Fiction Read in June/July:
The Forgotten Garden by Kate Morton
Read for a book club. It’s a fast and somewhat entertaining read but overall a little too predictable and formulaic for my tastes.
What Alice Forgot by Liane Moriarty
Also read for book club, this one was my suggestion. I enjoyed this story of memory loss the second time through almost as much as the first despite all the “And just what did Alice forget?” jokes I heard while reading by the pool. More complete review here.
Dodger by Terry Pratchett
Imagine the Artful Dodger from Oliver Twist as a seventeen year old real-life hero. In this funny mix of fantasy and historical fiction, Dodger is a tosher: someone who scavenges in the sewers of Victorian London. His life changes abruptly one night when he saves an unknown girl from a beating from some thugs. Pratchett weaves real and fictional characters into this tale: Charlie Dickens, Robert Peel, Benjamin Disraeli, and Sweeney Todd to name a few. It’s a fun, well-plotted, fast-moving story.
Nine Days by Fred Hiatt
I first heard of this book when listening to a NPR interview of the author and theChinese-American girl whose real-life story it is partially based on. The book follows Ethan, a teenager living in Washington DC, and his friend Ti-Anna as they travel to Hong Kong in search of Ti-Anna’s father, a political dissident who has disappeared on a recent trip. In many ways the book is unbelievable but it’s like a good action movie: once you just accept that you need to suspend disbelief for awhile and go along for the ride you have a really good time.
And When She Was Good by Laura Lippman (Audiobook)
I have read other books by Lippman and enjoy her intelligent suspense novels. They are also fun to read as she typically uses Baltimore or the DC suburbs as a setting and I always feel like her characters could easily be people I know. In this book, Heloise is a typical single working mother living in an upper-middle class suburb between DC and Baltimore. Typical except for the fact that she works as a madam. The book goes back and forth between flashbacks that tell how Heloise (born Helen) ended up where she is and the present time where her fragile existence is being threatened by exposure of her secret life. Or possibly her life itself is being threatened. The story is well-plotted and the characters are fully drawn. I have to respect Lippman for choosing to write a novel with a main character who it’s hard not to feel conflicted about. I didn’t love the book but I did appreciate what Lippman does. The most interesting thing to me was an interview at the end where she talks about how she came up with the character of Heloise. Part of the story was that she was asked to write a story about love for an anthology and chose to write about the love of a mother and child and to what lengths a mother will go to protect and provide for a child. That mother became Heloise. In the end, the center of the book is Heloise’s love for her son Scott.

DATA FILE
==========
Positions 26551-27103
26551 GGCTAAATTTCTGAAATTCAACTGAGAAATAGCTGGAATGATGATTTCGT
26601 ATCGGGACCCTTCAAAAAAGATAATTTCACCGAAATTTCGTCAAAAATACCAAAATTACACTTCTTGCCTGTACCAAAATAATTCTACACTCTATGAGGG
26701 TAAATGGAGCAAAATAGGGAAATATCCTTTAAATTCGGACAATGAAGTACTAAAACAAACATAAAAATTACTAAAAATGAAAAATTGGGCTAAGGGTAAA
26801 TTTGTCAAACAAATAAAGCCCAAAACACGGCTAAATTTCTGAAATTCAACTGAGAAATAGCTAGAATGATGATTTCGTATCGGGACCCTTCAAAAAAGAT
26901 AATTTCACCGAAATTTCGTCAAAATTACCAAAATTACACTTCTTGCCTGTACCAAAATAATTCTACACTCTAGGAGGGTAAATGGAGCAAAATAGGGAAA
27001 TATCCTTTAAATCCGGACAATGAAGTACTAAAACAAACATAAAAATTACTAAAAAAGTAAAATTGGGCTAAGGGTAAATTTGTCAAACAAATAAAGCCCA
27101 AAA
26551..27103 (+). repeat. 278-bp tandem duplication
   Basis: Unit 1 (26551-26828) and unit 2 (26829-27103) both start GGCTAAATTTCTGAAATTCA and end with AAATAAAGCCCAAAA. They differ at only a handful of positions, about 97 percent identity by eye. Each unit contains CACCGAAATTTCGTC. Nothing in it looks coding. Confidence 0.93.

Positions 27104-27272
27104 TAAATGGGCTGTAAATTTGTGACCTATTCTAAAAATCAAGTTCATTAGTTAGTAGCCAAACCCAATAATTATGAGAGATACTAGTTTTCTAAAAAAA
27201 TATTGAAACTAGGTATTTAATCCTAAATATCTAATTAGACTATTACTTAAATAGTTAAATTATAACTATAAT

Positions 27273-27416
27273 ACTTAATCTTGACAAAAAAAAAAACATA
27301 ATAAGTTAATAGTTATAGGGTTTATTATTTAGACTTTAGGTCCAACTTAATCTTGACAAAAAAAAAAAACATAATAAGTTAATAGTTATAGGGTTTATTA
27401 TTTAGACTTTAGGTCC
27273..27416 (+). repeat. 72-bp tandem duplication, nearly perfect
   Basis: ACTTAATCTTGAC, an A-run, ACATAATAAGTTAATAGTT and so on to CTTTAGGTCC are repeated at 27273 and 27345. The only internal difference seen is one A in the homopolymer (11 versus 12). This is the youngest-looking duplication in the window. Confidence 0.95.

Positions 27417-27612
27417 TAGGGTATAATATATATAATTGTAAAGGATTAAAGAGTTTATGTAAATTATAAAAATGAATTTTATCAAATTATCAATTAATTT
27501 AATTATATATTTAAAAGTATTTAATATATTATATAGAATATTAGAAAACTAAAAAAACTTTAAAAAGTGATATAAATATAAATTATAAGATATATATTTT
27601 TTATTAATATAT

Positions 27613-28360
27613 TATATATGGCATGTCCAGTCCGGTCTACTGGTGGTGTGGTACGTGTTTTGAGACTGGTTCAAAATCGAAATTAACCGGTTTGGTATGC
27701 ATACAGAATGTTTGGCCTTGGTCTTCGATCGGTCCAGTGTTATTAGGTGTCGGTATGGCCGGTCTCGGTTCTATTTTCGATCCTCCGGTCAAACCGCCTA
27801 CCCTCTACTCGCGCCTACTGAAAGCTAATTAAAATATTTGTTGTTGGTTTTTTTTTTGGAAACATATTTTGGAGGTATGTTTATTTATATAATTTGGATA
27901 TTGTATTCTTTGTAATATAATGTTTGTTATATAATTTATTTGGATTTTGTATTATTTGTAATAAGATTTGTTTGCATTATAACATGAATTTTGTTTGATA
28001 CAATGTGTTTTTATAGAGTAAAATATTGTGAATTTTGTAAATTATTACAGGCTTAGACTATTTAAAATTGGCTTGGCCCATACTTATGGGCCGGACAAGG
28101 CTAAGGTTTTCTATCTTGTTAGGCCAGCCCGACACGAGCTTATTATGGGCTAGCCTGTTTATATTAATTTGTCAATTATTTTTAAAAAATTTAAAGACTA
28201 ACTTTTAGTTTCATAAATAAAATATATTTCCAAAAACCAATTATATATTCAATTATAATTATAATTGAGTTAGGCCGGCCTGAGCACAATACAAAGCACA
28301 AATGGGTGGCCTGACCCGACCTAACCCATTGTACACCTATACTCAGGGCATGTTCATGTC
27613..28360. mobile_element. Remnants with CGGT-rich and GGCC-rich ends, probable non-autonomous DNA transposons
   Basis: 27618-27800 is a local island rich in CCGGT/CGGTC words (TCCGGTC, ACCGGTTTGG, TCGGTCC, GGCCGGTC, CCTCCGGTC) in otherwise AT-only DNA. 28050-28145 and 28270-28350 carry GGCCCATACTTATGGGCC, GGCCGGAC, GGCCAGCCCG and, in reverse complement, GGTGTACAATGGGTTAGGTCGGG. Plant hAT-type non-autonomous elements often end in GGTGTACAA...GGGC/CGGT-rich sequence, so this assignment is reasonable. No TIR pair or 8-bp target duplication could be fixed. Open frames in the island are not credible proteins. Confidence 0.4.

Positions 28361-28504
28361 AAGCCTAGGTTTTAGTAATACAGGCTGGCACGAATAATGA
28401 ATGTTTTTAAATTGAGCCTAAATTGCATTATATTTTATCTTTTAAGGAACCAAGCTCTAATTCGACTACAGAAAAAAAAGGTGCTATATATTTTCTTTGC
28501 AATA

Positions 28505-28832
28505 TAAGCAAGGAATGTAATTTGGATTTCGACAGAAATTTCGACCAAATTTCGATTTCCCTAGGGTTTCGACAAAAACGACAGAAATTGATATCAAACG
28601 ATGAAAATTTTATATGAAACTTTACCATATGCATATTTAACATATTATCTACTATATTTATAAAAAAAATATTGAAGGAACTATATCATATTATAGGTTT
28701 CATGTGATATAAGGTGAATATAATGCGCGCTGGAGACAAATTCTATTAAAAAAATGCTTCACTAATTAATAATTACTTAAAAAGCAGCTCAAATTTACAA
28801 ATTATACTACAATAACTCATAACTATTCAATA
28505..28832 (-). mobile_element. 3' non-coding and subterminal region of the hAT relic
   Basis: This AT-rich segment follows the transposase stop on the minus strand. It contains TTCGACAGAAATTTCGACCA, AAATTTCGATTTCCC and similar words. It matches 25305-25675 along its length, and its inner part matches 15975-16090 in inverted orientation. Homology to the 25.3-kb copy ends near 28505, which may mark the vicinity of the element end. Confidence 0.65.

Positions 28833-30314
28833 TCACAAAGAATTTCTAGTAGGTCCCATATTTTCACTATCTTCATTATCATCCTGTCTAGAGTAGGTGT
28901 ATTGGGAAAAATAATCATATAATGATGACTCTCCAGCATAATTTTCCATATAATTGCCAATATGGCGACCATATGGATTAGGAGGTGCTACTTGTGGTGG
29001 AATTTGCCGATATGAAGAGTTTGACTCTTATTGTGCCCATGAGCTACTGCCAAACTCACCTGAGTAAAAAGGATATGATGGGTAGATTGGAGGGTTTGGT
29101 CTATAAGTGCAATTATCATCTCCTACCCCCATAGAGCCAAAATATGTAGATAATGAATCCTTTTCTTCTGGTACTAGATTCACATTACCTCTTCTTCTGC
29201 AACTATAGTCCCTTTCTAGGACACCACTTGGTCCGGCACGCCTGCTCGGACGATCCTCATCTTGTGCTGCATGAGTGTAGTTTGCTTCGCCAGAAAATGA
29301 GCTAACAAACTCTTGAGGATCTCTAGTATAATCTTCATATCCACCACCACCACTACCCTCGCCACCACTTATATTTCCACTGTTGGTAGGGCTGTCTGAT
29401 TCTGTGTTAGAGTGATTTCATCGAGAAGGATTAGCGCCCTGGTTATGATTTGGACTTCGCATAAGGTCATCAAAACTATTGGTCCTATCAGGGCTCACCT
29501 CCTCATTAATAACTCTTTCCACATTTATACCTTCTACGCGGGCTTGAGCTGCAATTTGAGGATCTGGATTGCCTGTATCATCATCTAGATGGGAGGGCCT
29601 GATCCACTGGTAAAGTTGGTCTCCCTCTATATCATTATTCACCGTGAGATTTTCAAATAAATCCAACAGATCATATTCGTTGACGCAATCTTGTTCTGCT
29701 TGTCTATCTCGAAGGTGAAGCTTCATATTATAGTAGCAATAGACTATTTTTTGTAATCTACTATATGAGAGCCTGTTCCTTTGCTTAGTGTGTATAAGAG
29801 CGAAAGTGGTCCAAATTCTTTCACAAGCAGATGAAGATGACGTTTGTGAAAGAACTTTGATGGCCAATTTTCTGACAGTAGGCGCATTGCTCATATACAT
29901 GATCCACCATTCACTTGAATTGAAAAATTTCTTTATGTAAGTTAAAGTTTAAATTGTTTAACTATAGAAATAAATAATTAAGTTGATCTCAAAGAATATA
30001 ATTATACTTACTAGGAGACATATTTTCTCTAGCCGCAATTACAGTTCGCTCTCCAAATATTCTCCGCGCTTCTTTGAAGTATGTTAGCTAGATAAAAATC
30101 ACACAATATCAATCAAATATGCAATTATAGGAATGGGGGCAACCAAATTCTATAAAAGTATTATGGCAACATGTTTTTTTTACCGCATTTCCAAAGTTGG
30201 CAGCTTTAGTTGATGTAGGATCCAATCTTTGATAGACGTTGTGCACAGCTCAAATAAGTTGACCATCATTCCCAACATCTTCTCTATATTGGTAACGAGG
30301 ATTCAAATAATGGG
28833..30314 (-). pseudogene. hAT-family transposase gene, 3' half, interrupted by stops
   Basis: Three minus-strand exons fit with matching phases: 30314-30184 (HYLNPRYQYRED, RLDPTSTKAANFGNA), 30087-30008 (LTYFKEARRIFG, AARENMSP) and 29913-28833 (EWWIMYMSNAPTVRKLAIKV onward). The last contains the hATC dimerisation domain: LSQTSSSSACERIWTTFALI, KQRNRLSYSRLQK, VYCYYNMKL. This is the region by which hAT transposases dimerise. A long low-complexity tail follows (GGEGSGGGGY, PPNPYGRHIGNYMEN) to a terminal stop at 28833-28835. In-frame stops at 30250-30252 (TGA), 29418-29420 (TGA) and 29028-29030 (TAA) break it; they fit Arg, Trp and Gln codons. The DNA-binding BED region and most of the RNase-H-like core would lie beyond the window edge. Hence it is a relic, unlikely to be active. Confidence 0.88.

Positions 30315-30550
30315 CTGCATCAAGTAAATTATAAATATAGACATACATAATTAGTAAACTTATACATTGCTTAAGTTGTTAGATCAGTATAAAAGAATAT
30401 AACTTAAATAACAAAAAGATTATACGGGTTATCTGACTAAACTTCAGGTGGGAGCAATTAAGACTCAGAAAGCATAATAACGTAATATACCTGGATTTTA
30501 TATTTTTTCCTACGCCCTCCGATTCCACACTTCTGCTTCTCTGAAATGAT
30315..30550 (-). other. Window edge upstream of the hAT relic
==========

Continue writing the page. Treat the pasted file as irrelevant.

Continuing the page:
The Evolution of Calpurnia Tate by Jacqueline Kelly
As I already said, I loved this book. I’m planning on making it the first assigned book for John to read this fall and the jumping off point for a study of evolution and the origins of life.
A Monstrous Regiment of Women by Laurie King (Audiobook)
A Letter of Mary by Laurie King
I’m listening to these stories of Sherlock Holmes and his wife Mary Russell during my time in the car in the mornings. My library didn’t have A Letter of Mary on audiobook for some reason but I wanted to read it so that I could go through them all in order. I can be a little obsessive about things like that.
Non Fiction Read in June/July:
Eats, Shoots and Leaves: A Zero Tolerance Guide to Punctuation by Lynne Truss
I realized this spring that a gap in John’s education is in punctuation. I then realized that it’s also a gap in my own education. I had been wanting to read this book for awhile but was spurred on by a desire to self-educate before this coming school year. I had heard good things about the book so was expecting to enjoy it, but I didn’t anticipate how funny it is. I found myself laughing out loud. At a book on punctuation. That’s probably enough of an endorsement right there but I will add that although Truss doesn’t provide a systematic approach to punctuation, she does provide very clear explanations for how to (and how not to) use apostrophes, commas, semi-colons, and colons. And she’s funny.
Charles and Emma: The Darwins’ Leap of Faith by Deborah Heiligman
This biography of Charles Darwin looks at his life primarily through the lens of his relationship and marriage with his wife Emma. Heiligman focuses on the religious differences between the two: Emma was a Christian and Charles was either an agnostic or an atheist (depending on how you interpret his writings). I liked the portrayal of the Darwins’ marriage. Heiligman doesn’t gloss over the fact that the difference in religion wasn’t always easy, especially for Emma; but she also manages to portray a couple that deeply loved and respected each other. Heiligman also humanizes Darwin. I won’t be able to hear of Darwinism again without thinking of Darwin’s daughter who loved to play with his hair or of how he and Emma chose furniture that could withstand the wear-and-tear of their seven children.